Unable to eliminate spurious periodic boundary effects

Hi all,

I don’t know why, but I have been having trouble eliminating the inaccurate representation of high energy atoms at the boundaries in the Y and Z direction I obtain after orienting the crystal with the following script. I have tried using both lattice units and manually calculating and using box units ( lattice parameter times the square root of the sum of the squares of each component of x y and z). Here is the relevant section of script:

units metal
dimension 3
boundary p p p
atom_style atomic

############################Define simulation volume with crystallographic orientation of fcc metal
lattice fcc 4.05 orient x -1 1 0 orient y 1 1 1 orient z 1 1 -2
region whole block 0 57.2756 0 70.14806 0 49.6021672913594 units box
create_box 1 whole
create_atoms 1 region whole

pair_style eam/alloy
pair_coeff * * Al99.eam.alloy Al
neighbor 2.0 bin
neigh_modify every 10 delay 20 check yes
compute csym all centro/atom fcc
compute pe all pe/atom
shell mkdir Test
shell cd Test
dump 1 all cfg 500 dump_FR_*.cfg id type xs ys zs c_csym c_pe
dump_modify 1 element Al
run 2000

OR

region whole block 0 10 0 10 0 10
create_box 1 whole
create_atoms 1 region whole

Does anyone know how to avoid this effect?

Thanks!

Hi all,

[...]

############################Define simulation volume with crystallographic
orientation of fcc metal
lattice fcc 4.05 orient x -1 1 0 orient y 1 1 1 orient z 1 1 -2
region whole block 0 57.2756 0 70.14806 0 49.6021672913594 units box
create_box 1 whole
create_atoms 1 region whole

[...]

OR

region whole block 0 10 0 10 0 10
create_box 1 whole
create_atoms 1 region whole

Does anyone know how to avoid this effect?

yes. in fact, it has been discussed on this list many times. the
solution is simple: don't define your box so that its boundaries
coincide with the lattice point and make sure that your choose the box
dimension that correspond with the periodicity resulting from the
choice of miller indices.

i.e.

region whole block 0.1 10.1 0.1 10.1 0.1 9.1

should do the trick (the z-direction *has* to be divisible by 3. 2 or
5 doesn't do it.)

axel.

That worked brilliantly.

Cheers Axel!
Nathaniel

Hi Axel,

I apologize for the spam- I should have asked this before.

Why must the orientations be offset by 0.1? FOR example, If I use the following script, I still obtain some incorrect energy errors in the y and z directions:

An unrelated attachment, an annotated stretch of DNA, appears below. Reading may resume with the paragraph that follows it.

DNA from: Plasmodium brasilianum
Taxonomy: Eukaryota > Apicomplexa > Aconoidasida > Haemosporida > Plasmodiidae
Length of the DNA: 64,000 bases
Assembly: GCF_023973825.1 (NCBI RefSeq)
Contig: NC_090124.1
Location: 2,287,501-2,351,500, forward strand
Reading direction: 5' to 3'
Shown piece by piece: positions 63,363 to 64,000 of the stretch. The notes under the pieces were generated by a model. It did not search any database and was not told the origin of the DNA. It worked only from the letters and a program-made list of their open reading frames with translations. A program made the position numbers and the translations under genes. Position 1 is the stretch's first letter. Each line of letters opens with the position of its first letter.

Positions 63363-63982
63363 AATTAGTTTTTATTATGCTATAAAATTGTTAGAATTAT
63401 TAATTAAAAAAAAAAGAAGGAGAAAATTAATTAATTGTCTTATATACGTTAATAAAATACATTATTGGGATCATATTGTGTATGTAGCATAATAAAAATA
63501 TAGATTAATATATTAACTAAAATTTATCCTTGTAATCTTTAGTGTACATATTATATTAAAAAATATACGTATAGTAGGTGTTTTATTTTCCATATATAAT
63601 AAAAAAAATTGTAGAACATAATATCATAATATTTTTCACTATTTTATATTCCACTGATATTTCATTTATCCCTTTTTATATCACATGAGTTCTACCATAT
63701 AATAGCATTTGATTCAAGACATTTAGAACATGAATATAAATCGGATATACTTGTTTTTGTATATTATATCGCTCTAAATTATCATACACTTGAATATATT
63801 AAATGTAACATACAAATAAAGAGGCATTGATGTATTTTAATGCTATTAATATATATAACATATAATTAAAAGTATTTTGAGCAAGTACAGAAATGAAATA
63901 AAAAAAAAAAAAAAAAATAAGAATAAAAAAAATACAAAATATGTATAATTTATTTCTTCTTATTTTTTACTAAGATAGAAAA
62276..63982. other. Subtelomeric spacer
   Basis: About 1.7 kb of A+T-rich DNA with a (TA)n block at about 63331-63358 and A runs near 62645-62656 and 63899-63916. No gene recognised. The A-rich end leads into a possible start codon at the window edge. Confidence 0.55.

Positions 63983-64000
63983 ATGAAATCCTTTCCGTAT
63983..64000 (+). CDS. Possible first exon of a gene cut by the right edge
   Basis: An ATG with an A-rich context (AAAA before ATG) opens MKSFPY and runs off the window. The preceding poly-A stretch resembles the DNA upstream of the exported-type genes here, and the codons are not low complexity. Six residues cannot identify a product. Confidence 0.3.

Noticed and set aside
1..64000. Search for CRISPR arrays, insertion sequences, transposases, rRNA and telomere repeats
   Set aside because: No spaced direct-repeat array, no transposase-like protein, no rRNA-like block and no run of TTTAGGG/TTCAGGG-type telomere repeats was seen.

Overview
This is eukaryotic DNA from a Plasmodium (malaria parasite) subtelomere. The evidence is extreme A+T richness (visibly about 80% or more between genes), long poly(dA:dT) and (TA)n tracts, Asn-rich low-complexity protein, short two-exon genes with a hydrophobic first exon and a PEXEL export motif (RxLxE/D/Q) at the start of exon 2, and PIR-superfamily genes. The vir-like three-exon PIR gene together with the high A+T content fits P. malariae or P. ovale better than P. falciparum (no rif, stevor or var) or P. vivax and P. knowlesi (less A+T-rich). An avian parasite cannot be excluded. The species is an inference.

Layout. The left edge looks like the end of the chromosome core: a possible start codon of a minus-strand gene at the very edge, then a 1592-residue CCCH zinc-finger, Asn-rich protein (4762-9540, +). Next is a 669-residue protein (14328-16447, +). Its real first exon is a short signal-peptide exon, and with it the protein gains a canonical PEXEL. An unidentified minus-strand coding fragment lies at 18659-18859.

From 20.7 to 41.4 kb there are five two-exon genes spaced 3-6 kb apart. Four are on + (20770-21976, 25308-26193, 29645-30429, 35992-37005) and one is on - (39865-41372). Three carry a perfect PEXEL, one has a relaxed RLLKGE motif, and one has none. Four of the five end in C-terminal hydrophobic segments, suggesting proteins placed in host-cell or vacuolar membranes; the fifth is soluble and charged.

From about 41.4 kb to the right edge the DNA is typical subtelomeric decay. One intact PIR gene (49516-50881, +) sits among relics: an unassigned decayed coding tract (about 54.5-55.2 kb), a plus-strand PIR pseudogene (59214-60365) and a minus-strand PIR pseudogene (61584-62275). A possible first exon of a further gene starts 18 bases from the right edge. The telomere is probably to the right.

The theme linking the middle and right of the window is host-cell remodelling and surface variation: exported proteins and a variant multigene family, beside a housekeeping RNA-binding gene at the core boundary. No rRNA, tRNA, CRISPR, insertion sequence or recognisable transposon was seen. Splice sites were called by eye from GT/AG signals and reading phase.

$ region whole block 0.0 10.0 0.0 10.0 0.0 9.0

Is this so that the box boundaries don’t coincide with the lattice- if this is the case, why doesn’t the x axis have the same error (which does coincide with the lattice)?

Furthermore, if the axes must be a multiple of the Miller indices, why isn’t the y-axis [111] required to be a multiple of 3?

One thing that really annoys me are people, that don’t pay attention.
Your first question I already answered and that second question is based on a sloppy reading of what I wrote.

If I was your adviser, I would now grab my GFCB and use it on you.

Axel.

Hi Axel,

I apologize for the spam- I should have asked this before.

Why must the orientations be offset by 0.1? FOR example, If I use the following script, I still obtain some incorrect energy errors in the y and z directions:

$ region whole block 0.0 10.0 0.0 10.0 0.0 9.0

You seem to be one who does not read the doc pages, which is the most handy and useful reference a LAMMPS user can obtain. This is described in the region doc page.

Is this so that the box boundaries don’t coincide with the lattice- if this is the case, why doesn’t the x axis have the same error (which does coincide with the lattice)?

X does have the same problem (so does Y); hence shifted 0.1 in all 3 directions.

Furthermore, if the axes must be a multiple of the Miller indices, why isn’t the y-axis [111] required to be a multiple of 3?

This is not how crystallography and Miller index work! Please re-read your favorite text book on this subject, or talk with your advisor.

Also, this is described in the lattice doc page. Use some crystallographic knowledge, a pencil and a piece of paper, you will figure out why x and y can be any integers of the lattice spacing, while z has to be multiples of 3.

Ray